While the consequences of climate change fall disproportionately on poor communities and poor nations, no one is immune to changing weather patterns and the loss of Earth’s ice cover. For many reasons, our dependence on oil and coal are not sustainable. “Business-as-usual” must be replaced by bold and transformative changes in the operating rules that drive the global economy.
Looking Toward Copenhagen: Is it Time for "Bretton Woods II?"
In July of 1944, capping almost four decades of world war and depression, Western world leaders met at the Mount Washington resort in Bretton Woods, New Hampshire to craft a new international economic order.
Under the stewardship of John Maynard Keynes, three rules were established: 1. Fixed exchange rates, tied to the gold standard; 2. Free trade in goods; and 3. Regulation of international capital markets. (Adam Smith and David Ricardo both concluded that comparative advantage among nations would not work if capital flowed freely across borders.) The Marshall Fund for Europe and the U.S. G.I. Bill provided the funds to propel post-war prosperity.
But, in 1971, the Bretton Woods rules were abandoned, unleashing four decades of inflation, debt and cycles of speculation. Today, as food, fuel, financial and climate crises converge, the guideposts of globalization -- deregulation, privatization and liberalization (of goods and capital) – are yielding to a new paradigm with better regulated capital markets and a public/private partnership, writ large.
The United Nations Climate Change Conference, to be held in Copenhagen at the end of 2009, provides a pivotal juncture for halting “business-as-usual,” redesigning the international financial architecture and institutionalizing the monetary resources commensurate with the challenges we face.
Today’s deliberations will be different from those held in 1944: there will be representation from all nations, non-governmental organizations and the business and scientific communities. Realigning the rules, regulations and rewards will be needed to promote less and very different patterns of consumption and waste generation. The good news is that, properly funded, renewable energy, smart technologies, efficient transport and healthy cities programs can form the foundation for a sustainable low carbon economy.
| Harmonizing Adaptation and Mitigation: Investment Opportunities|
|Measures to Decrease CO2 Emissions||Co-Benefits||Investment Opportunities|
| 1. A smart, self-healing grid||Improve coping ability (storms and heat waves)|
Meet critical needs
Decrease energy demands
|Smart technologies, new generation batteries, efficient appliances|
| 2. Healthy cities||Reduced air pollution|
Diminished heat island effect
Reduced traffic accidents
|Insulation, specialized windows, recyclable carpets, green chemistry products, distributed energy systems with solar, wind, ground source heat pumps and fuel cells, sustainable forestry |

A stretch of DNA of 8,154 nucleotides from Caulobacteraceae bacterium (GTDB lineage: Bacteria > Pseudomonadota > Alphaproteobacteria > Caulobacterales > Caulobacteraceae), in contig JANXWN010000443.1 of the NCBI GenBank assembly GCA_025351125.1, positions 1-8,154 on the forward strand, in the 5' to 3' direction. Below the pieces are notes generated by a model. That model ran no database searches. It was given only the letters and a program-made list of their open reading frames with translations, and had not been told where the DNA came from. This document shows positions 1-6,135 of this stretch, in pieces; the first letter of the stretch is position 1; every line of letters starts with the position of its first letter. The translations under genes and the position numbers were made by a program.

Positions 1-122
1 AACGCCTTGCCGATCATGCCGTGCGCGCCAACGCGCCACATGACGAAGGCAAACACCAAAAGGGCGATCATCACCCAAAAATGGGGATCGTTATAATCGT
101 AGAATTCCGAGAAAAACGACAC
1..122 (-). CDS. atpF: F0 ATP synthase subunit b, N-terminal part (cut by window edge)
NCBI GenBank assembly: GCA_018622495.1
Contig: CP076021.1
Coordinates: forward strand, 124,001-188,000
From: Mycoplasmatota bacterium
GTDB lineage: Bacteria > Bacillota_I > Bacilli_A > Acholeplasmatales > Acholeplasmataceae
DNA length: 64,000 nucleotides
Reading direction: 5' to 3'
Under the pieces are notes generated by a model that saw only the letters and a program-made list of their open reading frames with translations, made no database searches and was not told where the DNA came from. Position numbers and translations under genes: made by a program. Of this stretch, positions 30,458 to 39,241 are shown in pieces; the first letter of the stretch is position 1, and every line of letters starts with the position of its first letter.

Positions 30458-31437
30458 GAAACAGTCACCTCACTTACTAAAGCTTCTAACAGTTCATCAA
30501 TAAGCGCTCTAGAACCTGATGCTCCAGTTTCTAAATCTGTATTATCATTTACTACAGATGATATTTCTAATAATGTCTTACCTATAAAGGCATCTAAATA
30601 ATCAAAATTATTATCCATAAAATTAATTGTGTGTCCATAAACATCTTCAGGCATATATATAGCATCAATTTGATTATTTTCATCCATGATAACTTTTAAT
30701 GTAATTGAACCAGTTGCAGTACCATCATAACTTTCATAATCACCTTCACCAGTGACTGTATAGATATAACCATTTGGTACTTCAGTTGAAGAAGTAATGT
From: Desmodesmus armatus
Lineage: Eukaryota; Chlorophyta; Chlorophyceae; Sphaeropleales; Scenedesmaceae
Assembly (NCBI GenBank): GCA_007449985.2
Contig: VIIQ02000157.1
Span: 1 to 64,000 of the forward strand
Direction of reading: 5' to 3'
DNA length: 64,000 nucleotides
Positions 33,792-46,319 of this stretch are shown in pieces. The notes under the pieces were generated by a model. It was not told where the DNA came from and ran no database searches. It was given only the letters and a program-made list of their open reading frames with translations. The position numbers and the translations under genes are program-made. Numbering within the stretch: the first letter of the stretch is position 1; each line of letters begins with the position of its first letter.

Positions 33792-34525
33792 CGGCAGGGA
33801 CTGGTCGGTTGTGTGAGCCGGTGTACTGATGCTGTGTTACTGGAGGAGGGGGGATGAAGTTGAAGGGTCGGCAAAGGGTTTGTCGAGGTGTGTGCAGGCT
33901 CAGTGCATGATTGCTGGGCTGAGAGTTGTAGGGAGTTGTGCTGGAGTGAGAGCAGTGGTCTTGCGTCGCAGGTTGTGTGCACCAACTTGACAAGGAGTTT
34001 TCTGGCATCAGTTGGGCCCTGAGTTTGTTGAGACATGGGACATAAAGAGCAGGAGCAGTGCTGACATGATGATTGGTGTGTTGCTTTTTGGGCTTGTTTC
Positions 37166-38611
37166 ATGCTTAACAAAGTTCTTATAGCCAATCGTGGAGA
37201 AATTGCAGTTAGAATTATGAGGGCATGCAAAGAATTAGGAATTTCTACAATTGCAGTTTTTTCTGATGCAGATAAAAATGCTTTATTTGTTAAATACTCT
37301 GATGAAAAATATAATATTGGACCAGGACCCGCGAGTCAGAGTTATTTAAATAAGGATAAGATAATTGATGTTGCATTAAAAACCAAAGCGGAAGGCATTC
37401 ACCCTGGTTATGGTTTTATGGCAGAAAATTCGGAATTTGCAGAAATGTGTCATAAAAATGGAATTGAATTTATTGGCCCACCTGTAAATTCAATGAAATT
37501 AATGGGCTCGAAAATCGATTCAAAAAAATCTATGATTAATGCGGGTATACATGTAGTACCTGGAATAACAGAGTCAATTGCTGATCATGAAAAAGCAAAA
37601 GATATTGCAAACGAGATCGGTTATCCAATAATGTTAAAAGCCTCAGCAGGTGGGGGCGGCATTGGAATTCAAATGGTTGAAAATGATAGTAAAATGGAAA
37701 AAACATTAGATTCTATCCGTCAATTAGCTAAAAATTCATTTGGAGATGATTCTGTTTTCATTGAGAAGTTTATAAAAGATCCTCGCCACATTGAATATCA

| 3. Transport: public and PHEVs||Exercise promotion|
|Invest in bicycles, motorized bicycles and motor scooters |
| 4. Forest preservation||Habitat preservation|
Tree-seed oil sustainably-harvested
Clean Development Mechanism
| 5. Wetland preservation (inland and coastal)||Flood control|
|Green design and development|
Project financing guidelines
| 6. Agriculture (locally grown; organic, pasture-raised livestock; conservation tillage)||Healthy food|
|Sustainable farming and allied food industries |
| 7. Coral reef preservation||Island and low-lying nation survival|
Protect island freshwater lenses
Preserve marine nurseries
Protect coastal property, hotels, tourism and travel
Long-term carbon sequestration
|Sustainably managed fisheries|
Marine protected areas
| No-Regrets Solutions Vs. Those Requiring Study|
|No-Regrets Solutions to Rapidly Scale-up||Life Cycle Analysis Needed Before Wide Scale |
|1. Energy Efficiency and Conservation|
2. Smart Technologies for Intelligent Grids
3. Green Buildings and Rooftop Gardens
4. Efficient Appliances
5. Distributed Generation with Renewable Sources
6. Passive Solar Heating and Day Lighting
7. Ground Source Heat Pumps
9. Solar Thermal Arrays
10. Photovoltaic Arrays
11. Wind Farms
12. Geothermal Energy
13. Industrial Efficiency
14. Green Chemistry
15. Smart Urban Growth
16. Healthy Cities Programs
17. Public Transport and Light-Rails
18. Plug-in Hybrid Electric Vehicles
19. Sustainable Forestry
20. Conservation Tillage
21. Locally-grown Organic Agriculture
22. Less Intensive Livestock Practices
23. Municipal Solid Waste Management
24. Low Technology/Human-Powered Devices
|1. Oil Sands and Shale Oil|
2. Ethanol and Biodiesel
3. Coal with CO2 Capture and Storage
5. Nuclear Fission
7. Wave, Current and Tidal Energy
This is a chapter from Healthy Solutions for the Low Carbon Economy: Guidelines for Investors, Insurers and Policy Makers (e-book).
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